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a near-paperless experience for stu- dents, all of which are issued comput- ers. Homework is assigned, completed, graded and returned; tests are given and graded; report cards are sent and textbooks studied—all online. “Technology has created an atmo- sphere of modern education,” observes Teresa Thornton, Ph.D., the science teacher who spearheaded many of the school’s green initiatives. “We buy one set of print books, since not all students learn the same way. But e-books can be easily updated electronically each year, saving the educational costs of outdated materials and financial costs of replace- ment. By the end of the year, they know how to use PowerPoint, Excel, Word and statistics programs to organize and analyze information.” In Pittsburgh, Chatham University follows the example of eco-pioneer and Silent Spring author Rachel Carson, a class of 1929 alumna, to preserve, maintain and restore nature. With the


goal to be carbon neutral by 2025, sustainability becomes part of every de- cision. The Chatham Eastside facility, lo- cated in a revitalization area, reclaimed a former manufacturing complex. “We are the first school in Penn- sylvania to have a solar hot water sys- tem,” says Mary Whitney, the school’s sustainability coordinator. “Bottled water was banned in 2011 and filtered water stations provide free refills for stainless steel bottles. The rent-a-bike program is especially popular with in- ternational students.” The two campus Zipcars, a Honda Insight and Scion xD, shared by students, can be reserved for a fee. Students also ride free on public transportation. In Tennessee, Ivy Academy Chat- tanooga strives to integrate nature into every class. “In geometry, for example, students use a protractor to measure the angle of leaves or the photo of a flower for a mapping exercise,” says Executive Director Angie Markum. “Because we


are located next to 4,000 acres of forest, we can often teach classes outdoors. We also work with the region’s forestry division to treat diseased hemlocks and monitor growth, then upload the in- formation to the Smithsonian.” Classes tend to be linked together. Daily hikes improve fitness and emphasize how alternative means of travel reduce the harmful impacts of burning fossil fuels. To get to school, many students walk while several teachers run up to 10 miles.


Also in Chattanooga, at the Calvin Donaldson Environmental Science Academy, students gain the knowledge and experience to extend the difference they make beyond greening their school. Anne Vilen, a designer for expeditionary learning schools like Donaldson, says, “It’s empowering for students to discover they can make a real impact.”


Connect with Avery Mack via AveryMack@Mindspring.com.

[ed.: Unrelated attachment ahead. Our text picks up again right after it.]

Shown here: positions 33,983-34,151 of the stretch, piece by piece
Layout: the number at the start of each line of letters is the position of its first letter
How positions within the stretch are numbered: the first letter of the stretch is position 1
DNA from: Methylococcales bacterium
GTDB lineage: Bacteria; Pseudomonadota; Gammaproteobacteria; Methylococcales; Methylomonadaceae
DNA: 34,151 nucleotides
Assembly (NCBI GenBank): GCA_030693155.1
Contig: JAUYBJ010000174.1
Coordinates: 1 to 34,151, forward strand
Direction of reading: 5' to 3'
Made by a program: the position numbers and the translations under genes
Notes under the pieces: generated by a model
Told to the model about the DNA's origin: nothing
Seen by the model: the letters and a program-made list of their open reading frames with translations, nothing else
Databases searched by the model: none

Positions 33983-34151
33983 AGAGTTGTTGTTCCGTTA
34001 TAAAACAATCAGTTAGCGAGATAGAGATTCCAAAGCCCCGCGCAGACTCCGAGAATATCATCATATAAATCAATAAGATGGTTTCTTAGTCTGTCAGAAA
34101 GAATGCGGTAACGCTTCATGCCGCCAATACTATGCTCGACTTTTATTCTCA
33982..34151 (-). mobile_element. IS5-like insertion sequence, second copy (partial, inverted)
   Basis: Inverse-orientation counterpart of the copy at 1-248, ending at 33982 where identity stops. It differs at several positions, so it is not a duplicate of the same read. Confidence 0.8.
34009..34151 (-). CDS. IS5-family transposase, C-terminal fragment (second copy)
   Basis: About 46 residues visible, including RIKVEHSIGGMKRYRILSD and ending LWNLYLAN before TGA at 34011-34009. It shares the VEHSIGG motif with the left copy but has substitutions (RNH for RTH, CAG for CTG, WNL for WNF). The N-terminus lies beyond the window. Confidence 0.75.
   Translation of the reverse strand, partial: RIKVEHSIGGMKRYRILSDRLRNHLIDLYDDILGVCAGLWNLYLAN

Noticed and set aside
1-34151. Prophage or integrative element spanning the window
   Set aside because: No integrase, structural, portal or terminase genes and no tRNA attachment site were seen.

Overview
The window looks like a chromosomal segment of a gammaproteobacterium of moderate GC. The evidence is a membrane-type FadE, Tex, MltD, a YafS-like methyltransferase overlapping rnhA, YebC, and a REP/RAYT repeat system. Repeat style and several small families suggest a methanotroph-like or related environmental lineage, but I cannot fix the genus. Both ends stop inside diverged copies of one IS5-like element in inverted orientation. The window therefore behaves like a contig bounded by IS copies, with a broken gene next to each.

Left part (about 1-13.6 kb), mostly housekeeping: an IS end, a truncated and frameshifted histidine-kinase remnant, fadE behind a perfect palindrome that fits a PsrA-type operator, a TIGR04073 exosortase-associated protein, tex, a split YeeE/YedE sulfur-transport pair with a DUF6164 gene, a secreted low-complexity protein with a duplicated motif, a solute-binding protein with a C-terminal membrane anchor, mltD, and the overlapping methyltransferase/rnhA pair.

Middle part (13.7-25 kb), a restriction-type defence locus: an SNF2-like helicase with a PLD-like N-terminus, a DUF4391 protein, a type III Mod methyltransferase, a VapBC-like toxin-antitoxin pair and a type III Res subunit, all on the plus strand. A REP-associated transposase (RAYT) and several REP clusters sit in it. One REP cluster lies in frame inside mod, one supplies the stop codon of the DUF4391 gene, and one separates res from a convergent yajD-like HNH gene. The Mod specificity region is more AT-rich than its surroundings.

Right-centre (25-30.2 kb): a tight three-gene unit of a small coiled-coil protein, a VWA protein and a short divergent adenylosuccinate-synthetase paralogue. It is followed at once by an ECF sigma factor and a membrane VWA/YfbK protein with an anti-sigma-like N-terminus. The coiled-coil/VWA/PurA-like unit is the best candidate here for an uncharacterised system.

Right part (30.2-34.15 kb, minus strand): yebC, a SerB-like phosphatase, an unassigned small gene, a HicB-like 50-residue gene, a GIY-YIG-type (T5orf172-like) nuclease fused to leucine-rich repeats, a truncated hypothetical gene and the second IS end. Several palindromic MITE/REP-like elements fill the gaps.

Pre-K to College Eco-Lessons


n San Francisco was the first city in the nation to put green bins in school caf- eterias. Currently, more than 85 percent of its schools participate in SF Environ- ment’s Food to Flowers! lunchroom composting program. Leftover food and empty milk cartons are turned into compost, and then sold to area farmers. Schools can receive free compost for their own gardens.


n The Alliance to Save Energy, a Wash- ington, D.C.-based nonprofit, conducts a PowerSave Schools Program that teaches kids how to conduct energy au- dits at school and home. Participating schools typically realize 5 to 15 percent reductions in energy costs, and students learn math and science skills.


n The National Wildlife Federation shows K–12 students how they can actively support nature by establish- ing schoolyard wildlife habitats. Pupils evaluate the environment, make a plan and then implement it. They can grow food and create shelter for wildlife such as bird feeders and baths and observe


the results. A habitat can be as small as 20 square feet or as large as students are able to maintain.


n Schools should be as clean as possible to prevent the spreading of germs, but traditional cleaning agents contain harmful chemicals. Makers of the ZONOsani- tech machine attest that it kills nearly all common bacteria and viruses and meets U.S. Environmental Protection Agency standards. Using super oxygen (ozone) and less than eight ounces of water per day, the ZONO can clean and sanitize most types of school fur- niture and materials within 30 minutes, while drawing less than three cents worth of electricity.


n “Studies show that 70 percent of ambient air pol- lution comes from diesel


emissions alone,” says Ron Halley, vice president of fleet and facilities at Stu- dent Transportation of America (STA), of Wall, New Jersey, with offices in America and Canada. “STA will have a fleet of more than 1,000 alternative-fu- eled school buses operating in California, Minnesota, Nebras- ka, Pennsylvania and Texas this coming school year.” Propane-powered buses emit virtually no particulate matter.


STA estimates a savings of more than $2,600 per year for each bus with the use of propane; it historically costs 30 per- cent less than diesel fuel. Omaha, Nebraska public schools have 435 propane- fueled buses, so the fuel and maintenance savings could exceed a million dollars annually. “Omaha Public Schools’ buses will also reduce carbon dioxide emissions by 2.3 million pounds a year,” says Halley.


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